The Lost Notebooks of Hank Williams

Over the past several months, nearly 20 discs’ worth of archival Hank Williams recordings have been issued. And while nothing can rival an audio resurrection of one of country’s most highly regarded figures, this comes close: a multiple-artist collection of songs reverently created from the last remnants of Hank’s written lyrics, recovered from a well-worn briefcase left behind after he died in the murky pre-dawn hours of New Year’s Day, 1953—stuff of legend, indeed.

Perhaps no song here strikes more deeply than “Blue Is My Heart,” which allows Holly Williams to collaborate and sing with the granddad she never knew, with dad Hank Jr. (in an uncredited appearance) chiming in as both family members use their late forebear’s own words to lament his very absence. As country music drama goes, it doesn’t get any better.

From a strictly musical standpoint, though, it actually does get better on Alan Jackson’s “You’ve Been Lonesome, Too,” which comes as close as we’ll ever get to hearing a brand-new Hank Williams song the way it was intended to be heard.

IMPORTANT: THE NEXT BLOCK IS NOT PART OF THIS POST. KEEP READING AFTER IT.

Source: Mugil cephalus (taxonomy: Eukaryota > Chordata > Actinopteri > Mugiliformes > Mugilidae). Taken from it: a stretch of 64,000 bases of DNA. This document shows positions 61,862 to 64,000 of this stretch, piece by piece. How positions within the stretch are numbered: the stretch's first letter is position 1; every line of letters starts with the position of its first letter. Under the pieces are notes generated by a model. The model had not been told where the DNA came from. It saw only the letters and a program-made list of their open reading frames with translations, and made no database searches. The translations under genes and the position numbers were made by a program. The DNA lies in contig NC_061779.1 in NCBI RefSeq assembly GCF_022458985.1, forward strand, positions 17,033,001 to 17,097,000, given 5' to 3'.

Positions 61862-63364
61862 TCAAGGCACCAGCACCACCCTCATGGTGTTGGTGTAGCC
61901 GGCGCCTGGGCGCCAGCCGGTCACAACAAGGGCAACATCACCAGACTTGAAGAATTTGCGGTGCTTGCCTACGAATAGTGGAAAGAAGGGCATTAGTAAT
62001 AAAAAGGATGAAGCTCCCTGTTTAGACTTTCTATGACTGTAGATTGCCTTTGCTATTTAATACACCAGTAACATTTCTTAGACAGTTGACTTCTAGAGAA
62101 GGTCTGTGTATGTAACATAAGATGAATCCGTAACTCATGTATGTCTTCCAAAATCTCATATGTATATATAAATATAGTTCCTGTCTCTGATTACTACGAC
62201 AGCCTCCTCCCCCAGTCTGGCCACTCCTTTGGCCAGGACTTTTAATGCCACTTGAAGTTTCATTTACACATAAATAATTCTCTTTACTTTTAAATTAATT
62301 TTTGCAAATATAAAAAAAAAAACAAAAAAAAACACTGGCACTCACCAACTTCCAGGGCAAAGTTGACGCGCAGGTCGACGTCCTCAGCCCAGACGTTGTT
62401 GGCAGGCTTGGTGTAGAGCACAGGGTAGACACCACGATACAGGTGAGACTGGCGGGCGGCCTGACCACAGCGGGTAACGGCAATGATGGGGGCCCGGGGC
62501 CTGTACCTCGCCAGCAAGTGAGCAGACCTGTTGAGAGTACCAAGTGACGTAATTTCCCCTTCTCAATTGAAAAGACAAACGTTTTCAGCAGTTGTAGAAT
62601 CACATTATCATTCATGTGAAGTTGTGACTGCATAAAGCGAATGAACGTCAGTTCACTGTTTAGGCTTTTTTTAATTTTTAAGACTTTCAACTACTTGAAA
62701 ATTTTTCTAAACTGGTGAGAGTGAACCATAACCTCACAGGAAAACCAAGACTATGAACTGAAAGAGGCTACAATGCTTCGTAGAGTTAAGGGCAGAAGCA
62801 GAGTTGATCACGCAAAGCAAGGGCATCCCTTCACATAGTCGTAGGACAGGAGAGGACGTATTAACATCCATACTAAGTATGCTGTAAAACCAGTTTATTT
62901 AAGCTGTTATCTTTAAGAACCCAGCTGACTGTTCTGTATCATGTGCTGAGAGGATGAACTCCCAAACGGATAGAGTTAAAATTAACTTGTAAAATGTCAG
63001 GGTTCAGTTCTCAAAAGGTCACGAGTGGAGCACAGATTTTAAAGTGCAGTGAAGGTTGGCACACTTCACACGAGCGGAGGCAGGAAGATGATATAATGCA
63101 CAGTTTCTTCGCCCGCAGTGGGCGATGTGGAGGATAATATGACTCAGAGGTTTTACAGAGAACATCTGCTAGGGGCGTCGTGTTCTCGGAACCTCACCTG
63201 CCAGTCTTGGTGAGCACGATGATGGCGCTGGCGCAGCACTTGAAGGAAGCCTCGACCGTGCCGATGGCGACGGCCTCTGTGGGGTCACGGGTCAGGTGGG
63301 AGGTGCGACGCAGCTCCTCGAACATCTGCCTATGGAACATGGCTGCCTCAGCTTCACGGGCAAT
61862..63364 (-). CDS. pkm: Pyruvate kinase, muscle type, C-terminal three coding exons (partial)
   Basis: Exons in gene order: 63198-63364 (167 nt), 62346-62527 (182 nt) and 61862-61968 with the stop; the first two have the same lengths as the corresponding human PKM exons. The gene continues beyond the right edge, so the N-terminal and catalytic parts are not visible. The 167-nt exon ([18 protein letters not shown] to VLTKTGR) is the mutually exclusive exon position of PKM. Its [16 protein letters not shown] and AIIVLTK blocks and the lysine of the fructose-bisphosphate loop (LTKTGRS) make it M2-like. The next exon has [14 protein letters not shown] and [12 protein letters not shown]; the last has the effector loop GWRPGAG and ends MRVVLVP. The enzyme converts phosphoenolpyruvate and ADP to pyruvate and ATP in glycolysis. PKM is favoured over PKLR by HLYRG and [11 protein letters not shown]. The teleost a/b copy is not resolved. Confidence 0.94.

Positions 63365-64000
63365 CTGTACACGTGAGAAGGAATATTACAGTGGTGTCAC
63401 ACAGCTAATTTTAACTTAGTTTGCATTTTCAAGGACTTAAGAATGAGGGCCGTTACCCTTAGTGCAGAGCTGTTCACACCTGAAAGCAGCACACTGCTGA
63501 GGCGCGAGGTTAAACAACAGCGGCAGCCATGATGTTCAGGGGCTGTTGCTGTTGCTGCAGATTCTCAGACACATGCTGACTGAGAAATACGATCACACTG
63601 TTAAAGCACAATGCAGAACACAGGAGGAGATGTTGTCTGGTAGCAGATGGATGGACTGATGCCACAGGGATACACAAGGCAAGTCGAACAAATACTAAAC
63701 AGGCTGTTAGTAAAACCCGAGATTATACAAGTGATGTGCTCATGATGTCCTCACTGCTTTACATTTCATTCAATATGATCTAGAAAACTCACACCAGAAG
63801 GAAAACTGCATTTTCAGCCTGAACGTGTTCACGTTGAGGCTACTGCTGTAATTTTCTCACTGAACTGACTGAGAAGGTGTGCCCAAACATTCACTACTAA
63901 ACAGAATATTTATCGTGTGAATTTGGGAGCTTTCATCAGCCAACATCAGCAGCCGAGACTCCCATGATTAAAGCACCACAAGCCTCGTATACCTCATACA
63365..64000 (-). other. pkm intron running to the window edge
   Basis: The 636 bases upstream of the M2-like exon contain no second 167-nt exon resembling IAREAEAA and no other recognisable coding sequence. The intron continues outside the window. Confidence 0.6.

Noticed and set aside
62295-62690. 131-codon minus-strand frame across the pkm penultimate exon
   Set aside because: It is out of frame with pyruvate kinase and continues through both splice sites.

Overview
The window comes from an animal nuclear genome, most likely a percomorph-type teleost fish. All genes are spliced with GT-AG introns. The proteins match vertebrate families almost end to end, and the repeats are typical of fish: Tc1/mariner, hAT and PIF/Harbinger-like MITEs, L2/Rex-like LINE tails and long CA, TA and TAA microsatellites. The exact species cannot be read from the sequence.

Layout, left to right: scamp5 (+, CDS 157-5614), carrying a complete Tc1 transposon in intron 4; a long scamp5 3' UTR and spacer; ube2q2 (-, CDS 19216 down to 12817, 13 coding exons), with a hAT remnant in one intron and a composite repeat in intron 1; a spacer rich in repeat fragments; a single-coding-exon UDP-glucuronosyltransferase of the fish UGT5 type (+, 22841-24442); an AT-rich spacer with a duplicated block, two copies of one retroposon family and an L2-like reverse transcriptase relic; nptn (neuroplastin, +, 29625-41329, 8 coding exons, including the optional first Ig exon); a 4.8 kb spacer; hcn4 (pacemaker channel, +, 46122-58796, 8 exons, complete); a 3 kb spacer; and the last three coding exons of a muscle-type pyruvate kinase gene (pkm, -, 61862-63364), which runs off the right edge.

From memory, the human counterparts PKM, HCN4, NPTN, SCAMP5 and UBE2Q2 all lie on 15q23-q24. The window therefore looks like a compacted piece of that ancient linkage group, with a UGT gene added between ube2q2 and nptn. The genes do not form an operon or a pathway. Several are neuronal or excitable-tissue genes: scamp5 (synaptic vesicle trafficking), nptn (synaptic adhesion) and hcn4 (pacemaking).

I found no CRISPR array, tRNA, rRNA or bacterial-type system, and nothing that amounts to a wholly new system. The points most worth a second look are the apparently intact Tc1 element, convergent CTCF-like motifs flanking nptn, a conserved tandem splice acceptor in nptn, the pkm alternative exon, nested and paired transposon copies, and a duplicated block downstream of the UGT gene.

It’s tempting to want to hear the entire album performed strictly by country acts; songs done by Patty Loveless, Merle Haggard and Vince Gill (joined by Rodney Crowell) also number among the disc’s most satisfying and stylistically accurate offerings. But because Hank’s influence cuts across musical boundaries and eras, it’s appropriate that the disc features a broad, multi-generational cross-section of artists. While opinions will surely vary as to the results, all the efforts included here are respectful and none significantly mar the album’s solidly country essence. Even the least attractive and most un-country voices heard here (let’s not name names) have a unique, soulful quality that makes them suited for the deeply felt sentiments that fill The Lost Notebooks, a package that finds the heart of real country music still beating and Hank’s vital presence anything but lost.

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